National Food Security Act was the ambitious scheme of providing food at cheap prices to at least 2/3rd Indian population. One of the salient features of the act was the “targeted distribution system”. More than 75% of the rural population and 50% of the urban population was covered under the act. Apart from this general distribution, there was a special scheme for pregnant women and children. Meals were set as per standard nutrition norms under other associated schemes. Integrated Child Development Service and Mid-day meal were two of some schemes.

The act was born out of the National Food Security Bill, 2011 and the twenty-seventh report of Standing Committee on Food, Consumer Affairs and Public Distribution.

Drawbacks of the act

National Food Security Act makes PDS a major part of its system. Importantly PDS system has been for decades in India. The problem of its functioning has been another severe challenge that is pending to be addressed.
Another problem of the act is the storage and distribution system. Casual management of stocks has brought in fiscal burden to the government with farmers’ hard work in the drain. The Right to Food case majorly focused on the storage problem of the scheme.

Also, some poor states have failed to facilitate distribution systems. The quality of grains has been the reason for the non-willingness of the beneficiaries to take grains. Various committees and reports were set up to overlook the system. Saxena Committee of 2010 reported that 45% of the targeted population do not have BPL cards. Over these 10 years, the situation has not been any better.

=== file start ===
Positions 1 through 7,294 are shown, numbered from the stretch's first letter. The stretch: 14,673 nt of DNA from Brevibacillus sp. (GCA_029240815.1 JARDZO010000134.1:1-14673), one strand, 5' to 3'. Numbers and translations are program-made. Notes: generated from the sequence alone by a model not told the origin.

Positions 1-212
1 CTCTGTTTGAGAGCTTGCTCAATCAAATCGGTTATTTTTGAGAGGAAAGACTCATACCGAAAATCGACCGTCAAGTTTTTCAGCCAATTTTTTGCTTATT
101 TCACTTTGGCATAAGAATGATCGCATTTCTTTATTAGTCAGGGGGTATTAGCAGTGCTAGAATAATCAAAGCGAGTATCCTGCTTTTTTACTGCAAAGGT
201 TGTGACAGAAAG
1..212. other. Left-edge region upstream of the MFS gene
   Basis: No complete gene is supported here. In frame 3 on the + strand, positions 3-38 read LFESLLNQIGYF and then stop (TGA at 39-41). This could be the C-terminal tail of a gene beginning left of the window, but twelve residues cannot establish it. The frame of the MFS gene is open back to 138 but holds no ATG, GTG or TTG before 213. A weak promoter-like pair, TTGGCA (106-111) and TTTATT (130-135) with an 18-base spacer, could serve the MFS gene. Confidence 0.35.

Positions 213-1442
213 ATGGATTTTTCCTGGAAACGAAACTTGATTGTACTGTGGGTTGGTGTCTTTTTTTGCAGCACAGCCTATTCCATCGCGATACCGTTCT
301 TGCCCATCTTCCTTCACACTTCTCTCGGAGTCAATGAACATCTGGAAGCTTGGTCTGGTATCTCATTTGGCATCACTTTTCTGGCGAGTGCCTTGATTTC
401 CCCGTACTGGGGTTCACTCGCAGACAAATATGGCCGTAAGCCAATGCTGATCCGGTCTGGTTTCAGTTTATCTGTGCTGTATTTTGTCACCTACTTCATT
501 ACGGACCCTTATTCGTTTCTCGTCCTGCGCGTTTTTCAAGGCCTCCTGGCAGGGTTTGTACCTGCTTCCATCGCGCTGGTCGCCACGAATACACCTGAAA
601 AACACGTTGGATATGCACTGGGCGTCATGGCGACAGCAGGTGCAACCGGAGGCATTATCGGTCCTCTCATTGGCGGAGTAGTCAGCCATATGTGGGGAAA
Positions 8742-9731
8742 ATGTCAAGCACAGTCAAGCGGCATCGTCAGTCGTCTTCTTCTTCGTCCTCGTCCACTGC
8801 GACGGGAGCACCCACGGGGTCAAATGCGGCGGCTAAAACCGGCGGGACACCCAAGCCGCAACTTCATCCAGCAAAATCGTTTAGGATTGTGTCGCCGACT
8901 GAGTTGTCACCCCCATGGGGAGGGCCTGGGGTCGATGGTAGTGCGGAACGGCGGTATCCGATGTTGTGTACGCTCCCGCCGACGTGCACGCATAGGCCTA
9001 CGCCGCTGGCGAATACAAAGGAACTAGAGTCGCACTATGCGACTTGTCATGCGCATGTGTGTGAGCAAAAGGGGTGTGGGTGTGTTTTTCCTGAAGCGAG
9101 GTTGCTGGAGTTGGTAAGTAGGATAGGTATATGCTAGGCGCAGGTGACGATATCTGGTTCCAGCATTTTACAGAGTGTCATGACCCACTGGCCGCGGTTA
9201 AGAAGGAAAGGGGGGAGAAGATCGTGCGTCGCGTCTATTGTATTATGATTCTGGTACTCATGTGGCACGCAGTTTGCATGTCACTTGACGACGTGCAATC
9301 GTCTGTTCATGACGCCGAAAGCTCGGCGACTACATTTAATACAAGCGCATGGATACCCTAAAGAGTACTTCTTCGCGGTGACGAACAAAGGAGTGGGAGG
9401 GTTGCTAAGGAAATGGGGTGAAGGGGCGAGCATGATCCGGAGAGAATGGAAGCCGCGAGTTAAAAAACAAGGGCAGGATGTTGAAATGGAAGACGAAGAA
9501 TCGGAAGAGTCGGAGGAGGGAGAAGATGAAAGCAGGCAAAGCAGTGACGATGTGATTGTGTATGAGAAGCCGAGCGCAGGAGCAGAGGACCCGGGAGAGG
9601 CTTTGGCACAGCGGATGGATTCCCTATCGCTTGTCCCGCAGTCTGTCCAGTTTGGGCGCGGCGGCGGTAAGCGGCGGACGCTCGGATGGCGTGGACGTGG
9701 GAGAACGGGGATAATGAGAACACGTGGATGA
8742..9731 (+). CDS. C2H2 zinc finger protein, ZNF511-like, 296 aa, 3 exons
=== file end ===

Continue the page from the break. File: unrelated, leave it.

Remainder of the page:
Some major cases

 In the case of Shantistar Builders v. Narayan Khimalal Totame, the Supreme Court mentioned that food, clothing and shelter are the three basic needs of the man. Odhisa is one of the states that have a dreadful situation of starvation. Especially, the areas of Kalahandi face the situation of extreme hunger. In the case of Kishan Patnaik v. State of Odhisa, the court took cognizance directing the state to address the serious issue. The Indian judiciary records a plethora of cases on this starvation problem. The case Chameli Devi v. State of UP also said, everyone has right to standard living including food, medical and shelter.

Conclusion

There is a quote said, Hunger is not caused by scarcity of food, but by the scarcity of democracy. It can be interpreted that the government has a major role to play in the solution. Reports have always said that India produces enough to feed its population. Yet, the problem lies in the faulty distribution and storage system, corruption of officials involved, insufficient funds to keep the process running.

The current proposal of Community Kitchen policy looks like a potential plan to curb the problem. Such initiatives are run by various NGOs and religious organizations. The court has asked for some state plan in which the food is provided with a better-developed system. Food creation should be multiplied, farmers should be encouraged of modern farming techniques. With more involvement of personnel and a well-governed system, the problem can be dealt with.